Stores across America are starting to behave more like their fast-fashion counterparts.
At the massive WWD MAGIC trade show in Las Vegas last week, it was easy to confuse Main Street retailers with Forever 21 titans as talk turned to speed to market, homing in on the best price points to drive volume, jumping on current trends and drawing customers to stores again and again with infusions of the latest merchandise. The changing retail business model — spreading as the persistent economic doldrums force retailers to adjust or die — relies on ready replenishment, a sharp eye for trend spotting, a deft hand for markdowns and a willingness to take manageable fashion risks.
“As a buyer, you have to be quicker,” said Dana Young, an independent buyer and consultant for Patchington Inc., the 22-unit designer resortwear retailer based in Clearwater, Fla. “We are going on and off of vendors quicker. That seems disloyal, but the truth is we are trying to be as fresh as possible.”
Manufacturers responded to retailers’ demands by priming the production pump and keeping prices down. At Odessa, Fla.-based seamless apparel specialist Tees by Tina, business manager Stephen Goldfield said retailers can put in an order on a Tuesday and often have it by Wednesday. The company manufactures in the U.S. “We have shifted the responsibility of cost in inventory from the retailers to ourselves,” said Goldfield. “Most retailers order from us on a replenishment basis.”
Seven For All Mankind is launching a streamlined revision of its replenishment program next spring. The Los Angeles-based company is focusing on 10 fits in two to three washes, in comparison with about 15 fits and up to nine washes offered in the past. The changes in the replenishment program follow a move earlier this year to bring some apparel manufacturing in-house from contract factories. “It’ll be reserved for our faster, closer-to-market products,” said Seven For All Mankind president Barry Miguel. “The more we can control our destiny, so to speak, the better.”
Select items that were truly novel commanded premiums, but retailers for the most part didn’t budge from their price comfort zone. They said customers have been trained to expect a lot for a little and, even if shoppers wanted pricier products, the bleak job picture means they can’t spend much or are afraid to. “We look for price just like the customer does,” said Sharon Gewertz, chief executive officer of Beacon’s Clothing in San Antonio. Arlette Stobbe, owner of Bella Mia women’s clothing store in Plymouth, Mich., said, “We are still hesitant to go up in price. We’d be willing to buy more at a midrange price point rather than go up to a higher price point.”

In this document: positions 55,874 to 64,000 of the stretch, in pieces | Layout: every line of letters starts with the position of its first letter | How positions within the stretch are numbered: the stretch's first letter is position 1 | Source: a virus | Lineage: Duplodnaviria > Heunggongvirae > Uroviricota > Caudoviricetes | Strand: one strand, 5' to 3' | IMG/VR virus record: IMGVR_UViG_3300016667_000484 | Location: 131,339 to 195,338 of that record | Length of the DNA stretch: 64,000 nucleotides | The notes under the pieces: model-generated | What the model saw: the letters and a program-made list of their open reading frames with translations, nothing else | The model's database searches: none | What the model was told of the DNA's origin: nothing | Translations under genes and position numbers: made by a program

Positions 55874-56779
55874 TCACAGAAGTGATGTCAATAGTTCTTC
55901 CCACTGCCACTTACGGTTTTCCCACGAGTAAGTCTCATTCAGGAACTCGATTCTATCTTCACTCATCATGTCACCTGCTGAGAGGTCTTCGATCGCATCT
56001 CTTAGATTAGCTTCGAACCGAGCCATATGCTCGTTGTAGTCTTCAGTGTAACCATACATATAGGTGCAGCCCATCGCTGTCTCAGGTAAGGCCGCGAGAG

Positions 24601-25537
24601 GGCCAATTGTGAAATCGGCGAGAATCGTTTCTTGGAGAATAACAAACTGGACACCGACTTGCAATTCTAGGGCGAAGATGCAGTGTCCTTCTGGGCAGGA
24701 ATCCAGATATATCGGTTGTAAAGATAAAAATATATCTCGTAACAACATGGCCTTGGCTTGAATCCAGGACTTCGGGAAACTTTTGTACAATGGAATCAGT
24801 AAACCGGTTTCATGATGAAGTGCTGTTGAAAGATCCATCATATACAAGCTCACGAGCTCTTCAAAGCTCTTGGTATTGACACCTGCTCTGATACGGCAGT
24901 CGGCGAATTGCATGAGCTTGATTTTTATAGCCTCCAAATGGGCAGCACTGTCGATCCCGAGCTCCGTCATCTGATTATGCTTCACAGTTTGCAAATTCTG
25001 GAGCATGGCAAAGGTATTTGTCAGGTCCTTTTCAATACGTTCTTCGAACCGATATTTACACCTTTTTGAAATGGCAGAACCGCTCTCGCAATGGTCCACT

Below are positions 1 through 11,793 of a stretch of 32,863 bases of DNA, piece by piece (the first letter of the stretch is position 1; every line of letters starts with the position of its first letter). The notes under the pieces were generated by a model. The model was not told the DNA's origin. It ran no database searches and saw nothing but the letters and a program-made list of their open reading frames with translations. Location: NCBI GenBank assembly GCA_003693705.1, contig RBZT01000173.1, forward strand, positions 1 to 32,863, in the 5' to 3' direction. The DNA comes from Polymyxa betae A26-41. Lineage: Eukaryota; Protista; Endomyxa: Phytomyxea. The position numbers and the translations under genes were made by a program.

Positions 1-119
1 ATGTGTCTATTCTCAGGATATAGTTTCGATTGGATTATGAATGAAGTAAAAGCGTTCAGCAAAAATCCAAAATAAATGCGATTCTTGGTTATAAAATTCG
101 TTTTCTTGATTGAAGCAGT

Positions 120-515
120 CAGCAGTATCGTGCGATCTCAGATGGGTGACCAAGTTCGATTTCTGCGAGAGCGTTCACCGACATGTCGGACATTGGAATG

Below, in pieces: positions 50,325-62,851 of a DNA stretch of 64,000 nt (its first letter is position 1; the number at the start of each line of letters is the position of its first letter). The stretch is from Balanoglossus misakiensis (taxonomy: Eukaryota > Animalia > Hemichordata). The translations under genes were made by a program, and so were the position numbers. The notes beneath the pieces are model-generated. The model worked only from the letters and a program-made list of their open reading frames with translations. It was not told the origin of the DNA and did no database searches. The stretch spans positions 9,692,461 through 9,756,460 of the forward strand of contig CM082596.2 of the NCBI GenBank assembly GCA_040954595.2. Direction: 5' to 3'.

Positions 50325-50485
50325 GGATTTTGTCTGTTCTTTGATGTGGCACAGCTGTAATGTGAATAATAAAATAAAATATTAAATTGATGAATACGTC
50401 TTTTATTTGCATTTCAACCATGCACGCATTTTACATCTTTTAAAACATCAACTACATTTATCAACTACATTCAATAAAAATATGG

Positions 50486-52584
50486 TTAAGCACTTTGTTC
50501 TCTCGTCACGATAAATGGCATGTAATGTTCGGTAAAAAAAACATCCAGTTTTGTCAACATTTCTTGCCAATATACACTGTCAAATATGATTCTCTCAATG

Fred Eslamboly, president of Fredini Corp.-owned better-to-bridge women’s brand Sisters out of Los Angeles, which was showing crochet and lace tops for spring, said he cut prices by a third to hit $30 or below wholesale or roughly $60 to $70 at retail. At the same time, Sisters expanded the number of styles by 50 percent. Eslamboly noted the changes shrunk the brand’s margins by around 30 percent, but ended up increasing its business by two times over 2010 and three times over 2009. At L.A.-based Emme Inc.-owned tops resource Rain, president Simon Adot reduced prices 15 to 20 percent. “Everyone’s price conscious right now, even the high-end people,” he said.
Retailers’ price sensitivity isn’t the result of recent events, but an ongoing strategy to cope with prolonged economic stagnation. Although the latest stock market volatility and nagging high unemployment spooked retailers, it didn’t scare them so much that they slashed their budgets dramatically. In fact, most retailers reported they’d order about the same or more holiday and spring products — what they were predominantly hunting for at WWD MAGIC — compared to last year. “I for sure bought more at this show than ever before,” said Nicole Campos, owner of four Bling women’s clothing and accessories boutiques in Kansas. “This show will help us have a strong fourth quarter.”
Tired of playing it completely safe, retailers planned to dip their toes into new brands, albeit with caution to carefully steer clear of duds. XCVI banked on retailers trying new things. The L.A.-based company introduced the brand Nola Z with prices ranging from $34 for a T-shirt to $109 for a silk dress that Randa Allen, a consultant with the L.A. firm Trend Chasers who assists XCVI’s product development, described as for customers that are getting “younger not by age, but by attitude.” She estimated 100 to 200 stores would pick up the brand by the end of the year.
Retailers “are being extremely careful about what they bring in,” she said. “Someone that is starting a new line without great support or a great team, they would think about it more.”
Heart of Prêt was full of brands new to the U.S. vying to get a reception from American retailers. The section at WWD MAGIC featured up to 30 brands that regularly show at France’s Prêt à Porter Paris. Diana Disante, who handles sales at the LifeStyle Showroom in New York, said retailers were bringing in the French brands she exhibited, including Fred Sabatier 3660, Caty Lesca Paris and 2026, to set their stores apart. “They have a certain style and a certain look that you can’t get in the U.S.,” she said.